Ontario, Saskatchewan and New Brunswick have agreed to work together to explore new technology in nuclear power generation to provide carbon-free, affordable, reliable, and safe energy, while helping unlock economic potential across Canada, including rural and remote regions.
Ontario Premier Doug Ford, New Brunswick Premier Blaine Higgs and Saskatchewan Premier Scott Moe signed a Memorandum of Understanding (MOU) committing to collaborate on the development and deployment of Small Modular Reactors (SMRs) in Canada.
SMRs could generate clean and low-cost energy for both on-grid and off-grid communities, connect more remote and rural areas of the provinces, and benefit energy-intensive industries, including the mining and manufacturing sectors. It could also drive economic growth and export opportunities as these technologies are further adopted across the country and around the world.
Canada-based Advanced Reactor Concepts, L.L.C. (ARC) is working to commercialize an advanced small modular nuclear reactor that will produce 100 MWe of energy, be factory-built and offer the customer fixed fuel costs for 20+ years.
The ARC reactor (ARC-100) is based on technology proven by more than 30 years of successful operation of the EBR-II, an experimental program operated by the US government. The EBR-II was operated by Argonne National Laboratory for 30 years as a test and demonstration sodium-cooled fast-reactor power plant.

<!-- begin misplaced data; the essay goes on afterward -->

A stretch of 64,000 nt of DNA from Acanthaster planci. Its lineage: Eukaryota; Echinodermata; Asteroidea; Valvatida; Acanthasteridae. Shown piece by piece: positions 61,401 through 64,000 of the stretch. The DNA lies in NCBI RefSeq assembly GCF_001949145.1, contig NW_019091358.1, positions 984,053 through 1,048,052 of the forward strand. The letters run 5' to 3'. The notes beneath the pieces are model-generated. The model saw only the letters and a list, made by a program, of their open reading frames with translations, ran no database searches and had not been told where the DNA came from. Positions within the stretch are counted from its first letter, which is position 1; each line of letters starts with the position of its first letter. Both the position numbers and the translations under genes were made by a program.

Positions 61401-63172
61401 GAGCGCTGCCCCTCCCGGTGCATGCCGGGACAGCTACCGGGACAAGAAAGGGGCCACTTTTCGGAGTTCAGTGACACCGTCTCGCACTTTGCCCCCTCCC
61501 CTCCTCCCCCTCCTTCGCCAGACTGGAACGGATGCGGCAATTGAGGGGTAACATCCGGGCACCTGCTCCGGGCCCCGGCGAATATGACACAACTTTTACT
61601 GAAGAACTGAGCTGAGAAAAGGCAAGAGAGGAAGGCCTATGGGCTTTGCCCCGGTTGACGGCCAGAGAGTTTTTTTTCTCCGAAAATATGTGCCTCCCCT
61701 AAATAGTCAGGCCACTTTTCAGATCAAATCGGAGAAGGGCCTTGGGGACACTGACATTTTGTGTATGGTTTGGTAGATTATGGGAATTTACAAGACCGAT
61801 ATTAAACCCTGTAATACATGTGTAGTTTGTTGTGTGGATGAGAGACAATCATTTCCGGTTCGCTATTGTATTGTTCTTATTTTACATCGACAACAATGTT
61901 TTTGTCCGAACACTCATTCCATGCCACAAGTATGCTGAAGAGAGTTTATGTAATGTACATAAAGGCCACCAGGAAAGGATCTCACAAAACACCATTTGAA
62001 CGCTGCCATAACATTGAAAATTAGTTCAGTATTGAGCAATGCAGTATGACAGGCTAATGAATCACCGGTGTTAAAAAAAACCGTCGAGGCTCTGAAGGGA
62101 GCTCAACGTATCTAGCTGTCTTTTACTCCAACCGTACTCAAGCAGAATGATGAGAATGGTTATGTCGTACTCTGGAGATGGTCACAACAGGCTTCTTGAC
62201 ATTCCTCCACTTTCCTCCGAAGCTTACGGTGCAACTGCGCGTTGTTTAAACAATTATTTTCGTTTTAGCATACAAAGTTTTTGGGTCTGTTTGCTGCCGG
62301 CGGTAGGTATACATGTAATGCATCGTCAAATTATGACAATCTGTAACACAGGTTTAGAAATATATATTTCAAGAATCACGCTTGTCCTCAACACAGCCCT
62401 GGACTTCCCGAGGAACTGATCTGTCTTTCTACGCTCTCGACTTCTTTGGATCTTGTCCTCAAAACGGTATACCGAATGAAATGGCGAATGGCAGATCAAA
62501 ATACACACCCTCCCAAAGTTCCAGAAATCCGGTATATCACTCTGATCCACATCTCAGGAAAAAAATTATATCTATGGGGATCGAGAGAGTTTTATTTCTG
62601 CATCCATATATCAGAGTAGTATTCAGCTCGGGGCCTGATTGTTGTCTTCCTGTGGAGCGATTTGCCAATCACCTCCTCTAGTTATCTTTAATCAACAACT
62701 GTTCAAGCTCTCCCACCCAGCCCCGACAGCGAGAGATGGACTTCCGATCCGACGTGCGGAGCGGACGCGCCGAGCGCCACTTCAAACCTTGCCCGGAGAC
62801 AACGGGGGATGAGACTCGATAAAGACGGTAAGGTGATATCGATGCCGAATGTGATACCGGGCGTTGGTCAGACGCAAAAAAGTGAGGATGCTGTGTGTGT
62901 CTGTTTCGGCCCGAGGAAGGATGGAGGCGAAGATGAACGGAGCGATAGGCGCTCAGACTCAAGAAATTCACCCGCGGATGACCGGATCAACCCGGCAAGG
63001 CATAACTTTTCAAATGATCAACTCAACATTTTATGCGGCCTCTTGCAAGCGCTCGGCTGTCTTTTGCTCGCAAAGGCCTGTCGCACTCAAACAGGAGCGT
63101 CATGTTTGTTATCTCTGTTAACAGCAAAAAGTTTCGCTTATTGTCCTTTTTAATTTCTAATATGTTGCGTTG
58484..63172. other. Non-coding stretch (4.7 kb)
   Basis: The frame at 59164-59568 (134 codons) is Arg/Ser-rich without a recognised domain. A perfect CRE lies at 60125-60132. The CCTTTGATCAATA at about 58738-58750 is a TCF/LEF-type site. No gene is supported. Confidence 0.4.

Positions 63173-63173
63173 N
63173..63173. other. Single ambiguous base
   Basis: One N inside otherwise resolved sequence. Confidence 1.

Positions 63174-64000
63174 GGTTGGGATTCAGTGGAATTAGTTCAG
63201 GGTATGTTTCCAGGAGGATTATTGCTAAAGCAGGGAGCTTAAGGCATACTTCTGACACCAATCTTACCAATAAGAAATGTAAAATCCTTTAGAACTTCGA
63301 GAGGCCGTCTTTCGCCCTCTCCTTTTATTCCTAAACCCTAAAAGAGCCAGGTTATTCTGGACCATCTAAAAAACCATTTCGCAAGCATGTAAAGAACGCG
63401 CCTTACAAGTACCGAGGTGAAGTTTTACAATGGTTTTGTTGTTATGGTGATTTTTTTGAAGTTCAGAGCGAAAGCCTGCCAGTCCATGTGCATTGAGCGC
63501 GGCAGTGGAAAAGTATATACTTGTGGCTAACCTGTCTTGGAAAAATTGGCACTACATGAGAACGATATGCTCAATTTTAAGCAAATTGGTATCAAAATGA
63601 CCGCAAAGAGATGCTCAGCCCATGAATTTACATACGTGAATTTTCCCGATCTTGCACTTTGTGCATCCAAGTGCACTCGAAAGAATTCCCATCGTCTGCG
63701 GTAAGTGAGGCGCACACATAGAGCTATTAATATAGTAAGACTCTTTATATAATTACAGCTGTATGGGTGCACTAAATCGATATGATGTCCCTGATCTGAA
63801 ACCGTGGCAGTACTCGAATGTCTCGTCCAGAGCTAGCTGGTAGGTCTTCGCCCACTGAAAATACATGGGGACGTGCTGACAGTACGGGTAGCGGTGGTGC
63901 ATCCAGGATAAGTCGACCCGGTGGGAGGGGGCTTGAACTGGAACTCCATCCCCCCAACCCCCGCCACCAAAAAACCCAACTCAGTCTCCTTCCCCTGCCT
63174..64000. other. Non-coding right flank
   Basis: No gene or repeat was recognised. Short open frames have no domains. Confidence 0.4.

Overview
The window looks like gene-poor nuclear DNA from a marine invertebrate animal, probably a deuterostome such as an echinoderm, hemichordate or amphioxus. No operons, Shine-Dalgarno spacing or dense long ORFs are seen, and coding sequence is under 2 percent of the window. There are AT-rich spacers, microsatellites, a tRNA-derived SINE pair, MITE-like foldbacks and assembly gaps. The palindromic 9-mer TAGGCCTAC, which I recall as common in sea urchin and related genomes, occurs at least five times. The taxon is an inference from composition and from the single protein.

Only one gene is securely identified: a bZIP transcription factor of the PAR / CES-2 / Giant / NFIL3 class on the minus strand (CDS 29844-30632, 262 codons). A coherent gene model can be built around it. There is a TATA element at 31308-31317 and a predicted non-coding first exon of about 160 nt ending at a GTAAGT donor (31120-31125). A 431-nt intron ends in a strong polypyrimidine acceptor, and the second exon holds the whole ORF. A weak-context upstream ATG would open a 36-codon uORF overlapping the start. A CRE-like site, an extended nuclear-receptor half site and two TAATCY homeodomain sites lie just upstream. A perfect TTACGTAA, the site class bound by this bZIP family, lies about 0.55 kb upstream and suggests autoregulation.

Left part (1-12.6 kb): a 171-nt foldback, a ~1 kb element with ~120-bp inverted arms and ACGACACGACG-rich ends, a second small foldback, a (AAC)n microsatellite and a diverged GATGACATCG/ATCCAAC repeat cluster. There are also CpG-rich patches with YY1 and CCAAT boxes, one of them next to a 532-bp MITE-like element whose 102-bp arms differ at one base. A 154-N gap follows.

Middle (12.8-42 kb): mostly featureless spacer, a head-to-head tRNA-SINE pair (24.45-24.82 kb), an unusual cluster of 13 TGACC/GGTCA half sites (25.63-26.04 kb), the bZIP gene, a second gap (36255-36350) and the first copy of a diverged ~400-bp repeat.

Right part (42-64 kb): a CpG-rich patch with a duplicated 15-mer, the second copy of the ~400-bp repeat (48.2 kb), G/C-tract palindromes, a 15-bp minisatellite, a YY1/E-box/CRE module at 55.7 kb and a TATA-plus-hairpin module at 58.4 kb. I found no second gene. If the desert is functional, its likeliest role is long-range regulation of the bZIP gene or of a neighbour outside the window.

The basic EBR-II technology has been enhanced by ARC through numerous, significant proprietary innovations (for which patents have been granted and applied) to create a “Fourth Generation” solution that will have wide applicability in both the US and export markets around the world, the company says.
The use of sodium instead of water as the heat transfer agent in the reactor allows the reactor to operate at ambient pressure. Its containment vessel is a double walled stainless steel tank rather than a 12-inch thick forged steel containment vessel required for traditional light water reactors.